Author showcases Appalachian, bluegrass storytelling
In southern Madison County, where Appalachia rests its foothills in the rolling meadows of Kentucky’s outer bluegrass, Todd Moberly grew up hearing stories among people from both the mountain and bluegrass cultures.
His grandfather Louis Potts’ Garage was, by Todd’s definition, “kind of a loafing shed” for farmers and traders in the community of Kingston, and a stopping place for many who traveled the busy north-south U.S. Highway 25 before I-75 was built.
Todd’s uncle used to tell him about standing on that very corner and waving at Eleanor Roosevelt when she passed by on her way to an appearance at nearby Berea College, “And she waved back,” he would always say.
The garage business is long gone, but Moberly, a member of Blue Grass Energy, has never lost his fascination with the stories and language native to the region. After a 33-year career as a history teacher in Madison County, many of those collected memories have helped shape his book of short stories about the inhabitants of a fictional small community in central Kentucky.
The title, Notes on Cracker Barrel Napkins, is borrowed from his favorite local restaurant around whose tables the book’s fictional narrator often shared stories with his family. His children saved notes of the stories on their napkins.
Many of the stories involve tales of keepsake relics and heirlooms with an unusual or mysterious past, while others draw on a wealth of nearly forgotten folk-ways, humor, language and legend. Among the story titles: “Rose Petal Wine,” “In the Shadow of Pigeons,” and “The Rainbo School,” a boy’s recollection of Mack Perkins’ country store with its familiar “Rainbo Is Good Bread,” sign on the front door-pull.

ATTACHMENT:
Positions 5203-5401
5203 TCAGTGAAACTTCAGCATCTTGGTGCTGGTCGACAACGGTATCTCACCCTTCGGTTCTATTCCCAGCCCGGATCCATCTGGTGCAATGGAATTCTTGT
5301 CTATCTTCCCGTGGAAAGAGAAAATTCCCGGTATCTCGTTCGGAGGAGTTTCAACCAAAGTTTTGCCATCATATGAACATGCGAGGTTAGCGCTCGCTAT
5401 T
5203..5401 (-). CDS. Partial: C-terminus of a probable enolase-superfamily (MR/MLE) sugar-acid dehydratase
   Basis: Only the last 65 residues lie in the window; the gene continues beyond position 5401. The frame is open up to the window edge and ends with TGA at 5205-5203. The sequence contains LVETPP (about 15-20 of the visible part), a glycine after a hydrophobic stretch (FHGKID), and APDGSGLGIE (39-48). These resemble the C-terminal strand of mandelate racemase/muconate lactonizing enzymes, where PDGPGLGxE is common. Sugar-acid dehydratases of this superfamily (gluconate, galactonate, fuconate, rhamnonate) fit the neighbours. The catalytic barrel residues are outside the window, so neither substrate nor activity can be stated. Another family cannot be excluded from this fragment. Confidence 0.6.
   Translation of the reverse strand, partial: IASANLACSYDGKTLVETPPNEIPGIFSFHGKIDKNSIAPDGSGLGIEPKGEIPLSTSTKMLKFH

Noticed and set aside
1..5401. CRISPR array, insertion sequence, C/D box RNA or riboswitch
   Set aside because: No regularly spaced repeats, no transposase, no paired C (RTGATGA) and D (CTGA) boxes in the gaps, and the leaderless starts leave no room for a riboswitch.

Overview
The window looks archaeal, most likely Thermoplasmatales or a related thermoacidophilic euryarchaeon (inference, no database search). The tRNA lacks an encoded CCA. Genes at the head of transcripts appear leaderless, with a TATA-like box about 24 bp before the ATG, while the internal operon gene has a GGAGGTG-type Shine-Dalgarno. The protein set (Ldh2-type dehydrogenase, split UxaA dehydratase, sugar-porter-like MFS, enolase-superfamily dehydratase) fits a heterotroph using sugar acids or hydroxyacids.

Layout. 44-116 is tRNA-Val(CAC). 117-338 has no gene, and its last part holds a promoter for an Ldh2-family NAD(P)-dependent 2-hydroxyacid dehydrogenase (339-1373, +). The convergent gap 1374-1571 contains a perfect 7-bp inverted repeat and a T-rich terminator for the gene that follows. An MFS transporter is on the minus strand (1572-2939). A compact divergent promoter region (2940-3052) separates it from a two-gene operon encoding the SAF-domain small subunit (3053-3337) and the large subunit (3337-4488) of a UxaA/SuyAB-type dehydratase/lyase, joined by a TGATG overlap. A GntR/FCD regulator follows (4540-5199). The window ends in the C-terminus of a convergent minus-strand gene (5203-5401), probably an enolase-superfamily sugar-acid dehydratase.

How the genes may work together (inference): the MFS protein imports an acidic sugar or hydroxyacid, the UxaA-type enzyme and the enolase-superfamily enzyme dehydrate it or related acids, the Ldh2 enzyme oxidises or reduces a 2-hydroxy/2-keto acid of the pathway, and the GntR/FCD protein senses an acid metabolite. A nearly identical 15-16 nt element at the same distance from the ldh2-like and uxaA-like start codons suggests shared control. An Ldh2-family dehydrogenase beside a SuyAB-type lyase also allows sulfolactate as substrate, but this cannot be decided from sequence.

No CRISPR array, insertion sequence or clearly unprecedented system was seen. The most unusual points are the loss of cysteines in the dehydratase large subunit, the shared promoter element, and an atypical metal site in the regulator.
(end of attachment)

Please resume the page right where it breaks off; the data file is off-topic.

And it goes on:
“In fact, I still have to think about how to spell the old ad’s first orange-lettered word—that caused me to get it wrong on a spelling test,” reads an excerpt from the story. “My third-grade teacher was matronly Miss Maude Ellen Hoskins. I still remember our brief exchange on the matter as she sat grading the tests at her big wooden desk. Seated on the front row, I was in her direct line of fire for interrogation. She peered at me over her chained, horn-rimmed glasses.
‘Clay, you know rainbow has a “w” in it. How on earth did you miss it?’
I said, ‘Miss Maude, nobody in Fordville must know how to spell it.’
Her eyebrows knitted. ‘And why is that?’
‘Ma’am, Mack Perkins’ screen door says it’s ‘R-A-I-N-B-O’ and there ain’t no “W” in sight.’”
And from “The Cleansing”: “Doc met us at the door and we were ushered into the living room where J.B. was resting— something at which he excelled. One of the more memorable quotes attributed to him was, ‘When have you ever heard of a man restin’ hisself to death?’”
It is indeed food for thought in Todd Moberly’s Notes on Cracker Barrel Napkins, ($14.95, published by Old Seventy Creek Press).